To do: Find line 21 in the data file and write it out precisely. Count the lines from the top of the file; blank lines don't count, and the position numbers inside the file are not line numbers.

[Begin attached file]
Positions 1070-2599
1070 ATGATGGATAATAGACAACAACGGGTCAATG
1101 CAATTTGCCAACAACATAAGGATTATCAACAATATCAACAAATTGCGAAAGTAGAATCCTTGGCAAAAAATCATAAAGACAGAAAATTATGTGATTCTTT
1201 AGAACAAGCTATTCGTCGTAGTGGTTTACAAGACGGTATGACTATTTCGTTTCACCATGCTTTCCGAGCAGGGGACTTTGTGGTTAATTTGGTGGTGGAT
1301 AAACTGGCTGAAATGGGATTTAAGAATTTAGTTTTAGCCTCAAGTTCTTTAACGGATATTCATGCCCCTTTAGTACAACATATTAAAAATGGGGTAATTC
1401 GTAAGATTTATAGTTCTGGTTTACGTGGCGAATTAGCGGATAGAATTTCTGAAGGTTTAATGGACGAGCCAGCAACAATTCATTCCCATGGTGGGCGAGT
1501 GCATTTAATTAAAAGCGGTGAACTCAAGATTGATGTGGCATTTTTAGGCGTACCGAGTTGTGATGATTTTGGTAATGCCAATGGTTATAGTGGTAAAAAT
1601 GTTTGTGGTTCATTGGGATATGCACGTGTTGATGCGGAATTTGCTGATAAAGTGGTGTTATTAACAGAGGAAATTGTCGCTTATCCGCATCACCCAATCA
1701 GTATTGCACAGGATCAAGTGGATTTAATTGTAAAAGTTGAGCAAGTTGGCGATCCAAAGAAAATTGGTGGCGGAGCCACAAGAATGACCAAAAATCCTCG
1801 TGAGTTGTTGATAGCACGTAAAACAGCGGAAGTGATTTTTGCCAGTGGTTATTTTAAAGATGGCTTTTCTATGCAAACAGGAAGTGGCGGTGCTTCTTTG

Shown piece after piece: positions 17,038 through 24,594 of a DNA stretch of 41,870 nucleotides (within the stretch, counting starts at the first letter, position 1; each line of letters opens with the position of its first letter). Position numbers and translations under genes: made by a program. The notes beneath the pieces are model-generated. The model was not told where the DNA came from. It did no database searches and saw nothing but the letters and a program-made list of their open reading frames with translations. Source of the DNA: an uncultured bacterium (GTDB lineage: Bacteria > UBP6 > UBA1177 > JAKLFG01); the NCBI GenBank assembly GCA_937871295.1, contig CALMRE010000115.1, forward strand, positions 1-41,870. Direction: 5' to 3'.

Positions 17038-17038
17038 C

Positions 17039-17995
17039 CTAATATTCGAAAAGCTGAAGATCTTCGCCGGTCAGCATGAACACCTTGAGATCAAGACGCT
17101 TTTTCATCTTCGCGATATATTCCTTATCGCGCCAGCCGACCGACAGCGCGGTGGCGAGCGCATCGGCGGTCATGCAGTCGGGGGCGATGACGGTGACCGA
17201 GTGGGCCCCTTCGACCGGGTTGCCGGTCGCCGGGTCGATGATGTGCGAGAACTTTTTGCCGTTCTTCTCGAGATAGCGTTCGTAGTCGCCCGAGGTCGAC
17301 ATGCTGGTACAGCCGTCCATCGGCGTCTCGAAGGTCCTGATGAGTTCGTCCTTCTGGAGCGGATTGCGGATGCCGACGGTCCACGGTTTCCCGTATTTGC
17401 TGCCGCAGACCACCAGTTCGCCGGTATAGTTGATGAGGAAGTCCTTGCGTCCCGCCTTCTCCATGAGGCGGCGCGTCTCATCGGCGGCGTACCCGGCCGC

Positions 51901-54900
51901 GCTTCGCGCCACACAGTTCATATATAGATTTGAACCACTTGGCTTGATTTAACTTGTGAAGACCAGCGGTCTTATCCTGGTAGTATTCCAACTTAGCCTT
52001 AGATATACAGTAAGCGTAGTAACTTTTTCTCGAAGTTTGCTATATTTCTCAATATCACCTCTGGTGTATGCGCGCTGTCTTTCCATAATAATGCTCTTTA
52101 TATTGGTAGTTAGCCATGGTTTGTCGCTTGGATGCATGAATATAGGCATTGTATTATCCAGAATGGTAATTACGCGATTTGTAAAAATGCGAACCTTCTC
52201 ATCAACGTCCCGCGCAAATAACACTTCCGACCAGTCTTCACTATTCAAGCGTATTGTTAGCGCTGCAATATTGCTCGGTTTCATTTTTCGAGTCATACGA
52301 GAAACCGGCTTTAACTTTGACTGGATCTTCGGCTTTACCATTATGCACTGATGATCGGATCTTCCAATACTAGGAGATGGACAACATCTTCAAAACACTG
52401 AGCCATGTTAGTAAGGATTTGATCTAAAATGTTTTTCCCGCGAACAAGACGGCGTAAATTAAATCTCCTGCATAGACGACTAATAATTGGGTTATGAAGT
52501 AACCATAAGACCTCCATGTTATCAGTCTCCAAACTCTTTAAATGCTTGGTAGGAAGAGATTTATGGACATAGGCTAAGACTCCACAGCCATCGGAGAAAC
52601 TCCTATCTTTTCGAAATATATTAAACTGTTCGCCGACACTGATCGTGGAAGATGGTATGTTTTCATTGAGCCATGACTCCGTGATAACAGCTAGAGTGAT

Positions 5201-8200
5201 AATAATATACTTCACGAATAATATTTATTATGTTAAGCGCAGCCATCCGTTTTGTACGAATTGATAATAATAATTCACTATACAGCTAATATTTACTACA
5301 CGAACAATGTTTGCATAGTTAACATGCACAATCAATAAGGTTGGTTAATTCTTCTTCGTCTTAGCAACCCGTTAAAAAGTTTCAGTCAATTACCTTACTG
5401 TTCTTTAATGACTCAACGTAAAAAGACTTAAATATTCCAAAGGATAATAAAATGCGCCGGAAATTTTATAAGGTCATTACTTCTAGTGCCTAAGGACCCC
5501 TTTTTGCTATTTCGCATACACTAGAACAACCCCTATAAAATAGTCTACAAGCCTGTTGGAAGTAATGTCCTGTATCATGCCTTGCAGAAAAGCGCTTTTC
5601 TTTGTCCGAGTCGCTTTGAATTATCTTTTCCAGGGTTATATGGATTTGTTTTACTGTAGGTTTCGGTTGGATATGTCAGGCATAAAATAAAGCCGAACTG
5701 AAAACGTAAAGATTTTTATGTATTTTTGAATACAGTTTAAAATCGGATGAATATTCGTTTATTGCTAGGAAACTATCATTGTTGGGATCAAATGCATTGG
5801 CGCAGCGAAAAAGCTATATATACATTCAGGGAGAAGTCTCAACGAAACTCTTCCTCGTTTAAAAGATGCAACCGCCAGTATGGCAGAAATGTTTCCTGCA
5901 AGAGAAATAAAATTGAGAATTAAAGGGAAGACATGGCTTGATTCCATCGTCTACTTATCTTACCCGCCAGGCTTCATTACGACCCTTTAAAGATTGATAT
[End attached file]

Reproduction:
51901 GCTTCGCGCCACACAGTTCATATATAGATTTGAACCACTTGGCTTGATTTAACTTGTGAAGACCAGCGGTCTTATCCTGGTAGTATTCCAACTTAGCCTT